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Future iPods to come bundled with free iTunes access?

Music gratis, hardware more expensive

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Apple could soon offer an unlimited music bundle with future iPods and iPhones if the plan strikes a chord with the music industry.

Such a scheme might see the company adding around $100 to the price of the hardware to allow punters who selected that package to access the entire iTunes Store music library for free, for as long as they own the device.

The claim that Apple is pitching such a concept was made today in the Financial Times, which cited "executives familiar with the negotiations". The music labels appear interested but unsurprisingly want more than the $20-an-iPod the mole alleges Apple is offering.

The template for the deal is Nokia's 'Comes with Music' initiative, launched late last year. The Finnish phone giant said it will offer certain handsets with a year's free, unlimited access to its music library. It's not a true subscription: Nokia said users will get to keep tracks they've downloaded even if they decide not to subscribe for another year.

Nokia already has Universal on board, and the FT claims it's offering other labels up to $80 a handset to sign up. It's hoping to get Comes With Music-branded phones out in the second half of the year.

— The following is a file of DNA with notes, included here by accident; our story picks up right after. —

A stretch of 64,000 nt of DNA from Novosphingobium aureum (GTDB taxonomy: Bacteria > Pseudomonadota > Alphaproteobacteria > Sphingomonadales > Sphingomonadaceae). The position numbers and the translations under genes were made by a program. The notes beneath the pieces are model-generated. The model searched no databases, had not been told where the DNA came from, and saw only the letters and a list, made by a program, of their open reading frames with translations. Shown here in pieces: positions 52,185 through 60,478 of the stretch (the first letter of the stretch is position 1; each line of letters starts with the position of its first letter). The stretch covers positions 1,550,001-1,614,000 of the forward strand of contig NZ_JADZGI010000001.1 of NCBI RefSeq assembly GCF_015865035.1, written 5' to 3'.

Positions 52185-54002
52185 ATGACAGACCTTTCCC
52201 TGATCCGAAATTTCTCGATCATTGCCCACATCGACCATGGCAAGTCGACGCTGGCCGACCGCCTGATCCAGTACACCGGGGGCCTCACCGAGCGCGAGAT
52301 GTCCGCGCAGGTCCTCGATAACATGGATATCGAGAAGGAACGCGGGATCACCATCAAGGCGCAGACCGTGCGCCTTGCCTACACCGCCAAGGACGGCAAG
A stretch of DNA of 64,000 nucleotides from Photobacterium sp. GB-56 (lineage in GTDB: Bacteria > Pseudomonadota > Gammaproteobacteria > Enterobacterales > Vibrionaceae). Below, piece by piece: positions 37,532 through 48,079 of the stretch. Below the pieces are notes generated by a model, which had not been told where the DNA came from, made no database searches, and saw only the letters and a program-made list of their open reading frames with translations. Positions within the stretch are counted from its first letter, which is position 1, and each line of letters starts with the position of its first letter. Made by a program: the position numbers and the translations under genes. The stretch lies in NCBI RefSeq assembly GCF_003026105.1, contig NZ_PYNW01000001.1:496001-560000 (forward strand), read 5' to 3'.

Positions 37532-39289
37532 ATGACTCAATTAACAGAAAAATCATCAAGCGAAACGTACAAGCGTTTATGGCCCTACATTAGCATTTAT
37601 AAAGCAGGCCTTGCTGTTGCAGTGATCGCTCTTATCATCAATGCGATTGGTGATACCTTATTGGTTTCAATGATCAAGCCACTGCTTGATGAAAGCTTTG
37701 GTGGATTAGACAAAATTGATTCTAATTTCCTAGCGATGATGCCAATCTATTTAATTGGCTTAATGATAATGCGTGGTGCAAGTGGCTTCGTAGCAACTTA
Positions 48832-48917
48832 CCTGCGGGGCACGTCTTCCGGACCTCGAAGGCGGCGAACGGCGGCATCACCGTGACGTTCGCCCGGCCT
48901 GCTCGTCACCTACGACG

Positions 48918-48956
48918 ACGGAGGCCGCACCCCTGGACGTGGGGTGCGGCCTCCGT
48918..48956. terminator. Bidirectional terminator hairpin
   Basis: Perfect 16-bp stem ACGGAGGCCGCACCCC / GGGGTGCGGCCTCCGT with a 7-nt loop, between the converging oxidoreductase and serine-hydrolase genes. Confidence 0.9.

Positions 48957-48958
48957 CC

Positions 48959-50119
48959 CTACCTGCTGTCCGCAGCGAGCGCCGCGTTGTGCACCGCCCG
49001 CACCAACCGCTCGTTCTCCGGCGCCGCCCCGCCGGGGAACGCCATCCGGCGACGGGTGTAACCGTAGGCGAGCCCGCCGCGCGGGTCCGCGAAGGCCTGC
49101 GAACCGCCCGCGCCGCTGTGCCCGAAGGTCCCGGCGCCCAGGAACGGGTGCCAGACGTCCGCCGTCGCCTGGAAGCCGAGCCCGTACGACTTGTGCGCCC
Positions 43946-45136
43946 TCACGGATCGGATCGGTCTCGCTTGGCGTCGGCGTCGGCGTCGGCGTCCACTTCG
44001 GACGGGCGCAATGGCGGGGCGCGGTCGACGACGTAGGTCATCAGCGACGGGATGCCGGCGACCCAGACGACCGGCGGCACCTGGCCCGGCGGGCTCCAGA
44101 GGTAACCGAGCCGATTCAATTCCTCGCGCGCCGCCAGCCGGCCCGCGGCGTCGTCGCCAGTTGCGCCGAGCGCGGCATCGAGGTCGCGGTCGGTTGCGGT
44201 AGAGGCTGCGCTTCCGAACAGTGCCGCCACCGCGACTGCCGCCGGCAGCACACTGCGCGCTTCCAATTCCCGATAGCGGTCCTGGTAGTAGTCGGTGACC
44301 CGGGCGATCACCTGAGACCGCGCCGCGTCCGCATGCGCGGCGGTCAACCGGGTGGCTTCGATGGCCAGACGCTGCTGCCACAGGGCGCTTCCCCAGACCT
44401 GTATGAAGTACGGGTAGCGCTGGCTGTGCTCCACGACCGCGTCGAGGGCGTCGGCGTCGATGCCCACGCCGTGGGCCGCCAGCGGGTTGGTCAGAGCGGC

It's not clear how Nokia - or Apple for that matter - would sell the scheme, but whether the premium would be paid up front, hidden in the cost of the handset, or offered as a loss-leader, the consumer pays in the end. It's likely cheaper, music-less devices will continue to be offered.

Apple's iPhone and iPod Touch already allow users to download songs to their devices on a pay-per-track basis, a model that has proved the consumer's choice over subscription models, almost all of which involve losing your music if you don't continue to cough up.

Apple has always poo-poo'd such a subscription approach, but the Nokia scheme eliminates that key restriction to the traditional subscription model - handy now the music business is at last shifting away from DRM. Indeed, the FT's source claims Apple is even considering whether it should offer some kind of monthly all-you-can-eat music subscription.

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